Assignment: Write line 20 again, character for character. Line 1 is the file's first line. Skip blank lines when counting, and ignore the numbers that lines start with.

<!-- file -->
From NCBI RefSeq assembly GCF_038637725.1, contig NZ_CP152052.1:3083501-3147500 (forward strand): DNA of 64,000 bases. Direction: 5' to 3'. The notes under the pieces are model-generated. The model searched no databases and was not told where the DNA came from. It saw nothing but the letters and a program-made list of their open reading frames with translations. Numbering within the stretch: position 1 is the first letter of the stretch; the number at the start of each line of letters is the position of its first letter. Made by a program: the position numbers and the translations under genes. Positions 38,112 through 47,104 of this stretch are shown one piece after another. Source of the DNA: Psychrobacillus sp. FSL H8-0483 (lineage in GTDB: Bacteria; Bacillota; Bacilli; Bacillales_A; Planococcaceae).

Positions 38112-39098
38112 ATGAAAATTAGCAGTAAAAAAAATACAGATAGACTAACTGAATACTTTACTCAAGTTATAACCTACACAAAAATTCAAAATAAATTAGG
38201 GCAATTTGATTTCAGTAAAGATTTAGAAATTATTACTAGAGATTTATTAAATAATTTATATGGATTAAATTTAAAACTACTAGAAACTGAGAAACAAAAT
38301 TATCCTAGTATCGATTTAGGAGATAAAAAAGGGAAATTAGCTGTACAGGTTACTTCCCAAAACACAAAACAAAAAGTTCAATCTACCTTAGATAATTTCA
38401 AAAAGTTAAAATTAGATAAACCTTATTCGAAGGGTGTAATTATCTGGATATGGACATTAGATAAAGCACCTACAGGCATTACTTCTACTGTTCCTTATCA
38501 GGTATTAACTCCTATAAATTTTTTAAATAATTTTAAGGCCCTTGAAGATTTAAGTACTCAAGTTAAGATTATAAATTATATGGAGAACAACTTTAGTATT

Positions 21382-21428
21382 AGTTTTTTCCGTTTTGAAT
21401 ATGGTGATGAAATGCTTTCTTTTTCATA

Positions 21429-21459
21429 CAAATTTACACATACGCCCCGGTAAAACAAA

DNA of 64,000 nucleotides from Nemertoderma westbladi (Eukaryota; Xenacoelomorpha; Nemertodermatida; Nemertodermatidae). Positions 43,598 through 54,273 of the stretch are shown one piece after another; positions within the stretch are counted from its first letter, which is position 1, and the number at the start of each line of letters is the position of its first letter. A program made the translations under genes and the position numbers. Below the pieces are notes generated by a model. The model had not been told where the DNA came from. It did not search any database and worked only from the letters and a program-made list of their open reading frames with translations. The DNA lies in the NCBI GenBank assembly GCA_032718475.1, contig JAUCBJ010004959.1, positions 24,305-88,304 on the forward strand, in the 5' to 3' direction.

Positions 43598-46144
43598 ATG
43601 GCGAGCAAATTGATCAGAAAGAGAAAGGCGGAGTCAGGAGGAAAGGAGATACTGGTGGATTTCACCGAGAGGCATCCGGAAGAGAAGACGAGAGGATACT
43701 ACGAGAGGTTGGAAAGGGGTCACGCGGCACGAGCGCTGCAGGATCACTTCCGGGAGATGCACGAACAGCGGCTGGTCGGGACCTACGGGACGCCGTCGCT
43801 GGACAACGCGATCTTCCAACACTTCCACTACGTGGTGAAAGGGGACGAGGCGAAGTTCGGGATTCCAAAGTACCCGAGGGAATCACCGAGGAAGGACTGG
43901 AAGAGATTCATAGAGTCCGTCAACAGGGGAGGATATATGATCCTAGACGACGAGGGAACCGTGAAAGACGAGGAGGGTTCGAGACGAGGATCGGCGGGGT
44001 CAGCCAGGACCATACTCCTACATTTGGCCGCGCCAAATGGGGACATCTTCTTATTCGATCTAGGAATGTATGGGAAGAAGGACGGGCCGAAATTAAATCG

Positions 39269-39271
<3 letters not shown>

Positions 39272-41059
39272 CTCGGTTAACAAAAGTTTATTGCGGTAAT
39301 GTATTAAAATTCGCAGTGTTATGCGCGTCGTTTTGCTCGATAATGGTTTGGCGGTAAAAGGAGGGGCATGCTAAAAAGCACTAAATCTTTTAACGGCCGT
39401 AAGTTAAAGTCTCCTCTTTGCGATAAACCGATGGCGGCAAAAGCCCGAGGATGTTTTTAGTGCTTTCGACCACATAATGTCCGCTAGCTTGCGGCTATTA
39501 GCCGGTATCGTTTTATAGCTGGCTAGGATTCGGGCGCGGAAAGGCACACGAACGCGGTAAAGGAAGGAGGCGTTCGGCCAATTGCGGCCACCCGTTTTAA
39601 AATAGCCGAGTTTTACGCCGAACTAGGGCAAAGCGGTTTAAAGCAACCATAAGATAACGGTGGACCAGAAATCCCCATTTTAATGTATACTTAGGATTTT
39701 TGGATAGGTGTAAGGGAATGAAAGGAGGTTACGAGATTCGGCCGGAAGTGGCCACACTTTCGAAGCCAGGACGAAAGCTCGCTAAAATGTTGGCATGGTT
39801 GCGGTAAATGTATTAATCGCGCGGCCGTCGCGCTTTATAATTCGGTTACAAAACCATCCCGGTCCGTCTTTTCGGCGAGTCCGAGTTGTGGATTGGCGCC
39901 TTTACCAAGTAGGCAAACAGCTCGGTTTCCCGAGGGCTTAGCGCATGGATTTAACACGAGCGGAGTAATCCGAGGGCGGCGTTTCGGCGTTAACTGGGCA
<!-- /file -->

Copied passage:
44001 CAGCCAGGACCATACTCCTACATTTGGCCGCGCCAAATGGGGACATCTTCTTATTCGATCTAGGAATGTATGGGAAGAAGGACGGGCCGAAATTAAATCG